Increased dopamine receptor activity in the nucleus accumbens shell ameliorates anxiety during drug withdrawal

Anna K. Radke, Jonathan C. Gewirtz

Research output: Contribution to journalArticlepeer-review

47 Scopus citations


A number of lines of evidence suggest that negative emotional symptoms of withdrawal involve reduced activity in the mesolimbic dopamine system. This study examined the contribution of dopaminergic signaling in structures downstream of the ventral tegmental area to withdrawal from acute morphine exposure, measured as potentiation of the acoustic startle reflex. Systemic administration of the general dopamine receptor agonist apomorphine or a cocktail of the D1-like receptor agonist SKF82958 and the D2-like receptor agonist quinpirole attenuated potentiated startle during morphine withdrawal. This effect was replicated by apomorphine infusion into the nucleus accumbens shell. Finally, apomorphine injection was shown to relieve startle potentiation during nicotine withdrawal and conditioned place aversion to morphine withdrawal. These results suggest that transient activation of the ventral tegmental area mesolimbic dopamine system triggers the expression of anxiety and aversion during withdrawal from multiple classes of abused drugs.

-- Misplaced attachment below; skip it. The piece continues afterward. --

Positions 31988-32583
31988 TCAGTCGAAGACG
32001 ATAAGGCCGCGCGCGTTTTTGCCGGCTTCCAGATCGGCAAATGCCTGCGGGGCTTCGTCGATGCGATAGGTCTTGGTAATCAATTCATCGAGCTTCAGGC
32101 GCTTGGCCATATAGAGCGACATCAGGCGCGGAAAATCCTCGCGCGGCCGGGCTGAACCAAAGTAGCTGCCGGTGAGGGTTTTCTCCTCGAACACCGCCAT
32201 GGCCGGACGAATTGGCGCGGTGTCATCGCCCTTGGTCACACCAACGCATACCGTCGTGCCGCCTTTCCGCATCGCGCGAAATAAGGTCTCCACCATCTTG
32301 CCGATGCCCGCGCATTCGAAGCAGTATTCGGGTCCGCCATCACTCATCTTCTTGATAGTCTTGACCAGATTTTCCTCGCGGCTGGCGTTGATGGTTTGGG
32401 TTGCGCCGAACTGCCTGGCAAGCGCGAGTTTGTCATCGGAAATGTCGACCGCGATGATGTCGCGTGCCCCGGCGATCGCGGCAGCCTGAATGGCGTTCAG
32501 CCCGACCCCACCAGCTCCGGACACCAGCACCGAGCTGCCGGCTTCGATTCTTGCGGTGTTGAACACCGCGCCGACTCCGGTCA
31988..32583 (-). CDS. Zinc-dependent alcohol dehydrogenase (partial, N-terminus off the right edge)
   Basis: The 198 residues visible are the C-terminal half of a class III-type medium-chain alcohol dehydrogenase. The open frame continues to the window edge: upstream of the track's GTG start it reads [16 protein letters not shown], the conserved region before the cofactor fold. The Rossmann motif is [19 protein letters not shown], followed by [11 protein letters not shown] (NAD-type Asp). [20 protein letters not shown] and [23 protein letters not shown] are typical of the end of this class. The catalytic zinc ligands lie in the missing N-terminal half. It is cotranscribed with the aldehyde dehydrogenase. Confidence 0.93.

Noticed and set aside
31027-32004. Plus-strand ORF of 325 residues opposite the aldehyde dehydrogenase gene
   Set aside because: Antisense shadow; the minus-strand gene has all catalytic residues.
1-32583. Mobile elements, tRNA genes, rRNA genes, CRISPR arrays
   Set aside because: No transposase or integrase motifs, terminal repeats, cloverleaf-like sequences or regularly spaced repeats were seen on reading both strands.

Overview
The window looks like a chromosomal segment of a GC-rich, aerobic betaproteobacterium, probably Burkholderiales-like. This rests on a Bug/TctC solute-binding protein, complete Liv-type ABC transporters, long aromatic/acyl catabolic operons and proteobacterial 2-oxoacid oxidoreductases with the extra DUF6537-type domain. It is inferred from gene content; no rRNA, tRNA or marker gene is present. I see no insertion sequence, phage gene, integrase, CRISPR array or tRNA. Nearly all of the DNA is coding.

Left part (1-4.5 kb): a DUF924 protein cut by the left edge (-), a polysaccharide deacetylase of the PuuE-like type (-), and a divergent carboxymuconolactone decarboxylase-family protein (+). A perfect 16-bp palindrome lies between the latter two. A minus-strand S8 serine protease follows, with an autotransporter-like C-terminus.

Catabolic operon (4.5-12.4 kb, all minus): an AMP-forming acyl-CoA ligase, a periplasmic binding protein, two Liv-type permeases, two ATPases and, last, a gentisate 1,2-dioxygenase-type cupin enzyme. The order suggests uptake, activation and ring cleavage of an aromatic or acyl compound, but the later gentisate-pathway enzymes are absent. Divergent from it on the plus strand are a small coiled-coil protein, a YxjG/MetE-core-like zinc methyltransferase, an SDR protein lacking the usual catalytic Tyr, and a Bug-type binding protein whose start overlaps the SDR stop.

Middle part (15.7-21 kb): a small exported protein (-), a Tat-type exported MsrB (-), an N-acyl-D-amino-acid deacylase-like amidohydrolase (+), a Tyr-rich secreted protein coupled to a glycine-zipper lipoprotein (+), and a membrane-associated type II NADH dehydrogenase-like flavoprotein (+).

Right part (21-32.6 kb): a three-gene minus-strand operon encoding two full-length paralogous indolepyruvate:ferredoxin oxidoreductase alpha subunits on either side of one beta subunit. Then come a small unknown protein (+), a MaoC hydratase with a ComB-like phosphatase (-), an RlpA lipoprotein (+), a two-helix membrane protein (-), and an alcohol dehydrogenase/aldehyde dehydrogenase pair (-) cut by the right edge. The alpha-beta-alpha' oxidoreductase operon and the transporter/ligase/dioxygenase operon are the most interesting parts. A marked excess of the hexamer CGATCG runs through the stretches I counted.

Original languageEnglish (US)
Pages (from-to)2405-2415
Number of pages11
Issue number11
StatePublished - Oct 2012

Bibliographical note

Funding Information:
We thank Sofiya Hupalo, Jacob Leslie for technical assistance and Dr Mark Thomas for the use of the place conditioning apparatus. This work was funded by grants from NICHD (HD007151 to AKR) and NIDA (DA007097 to AKR and DA018784 to JCG).


  • addiction and substance abuse
  • dopamine
  • nucleus accumbens
  • opioids
  • startle
  • withdrawal


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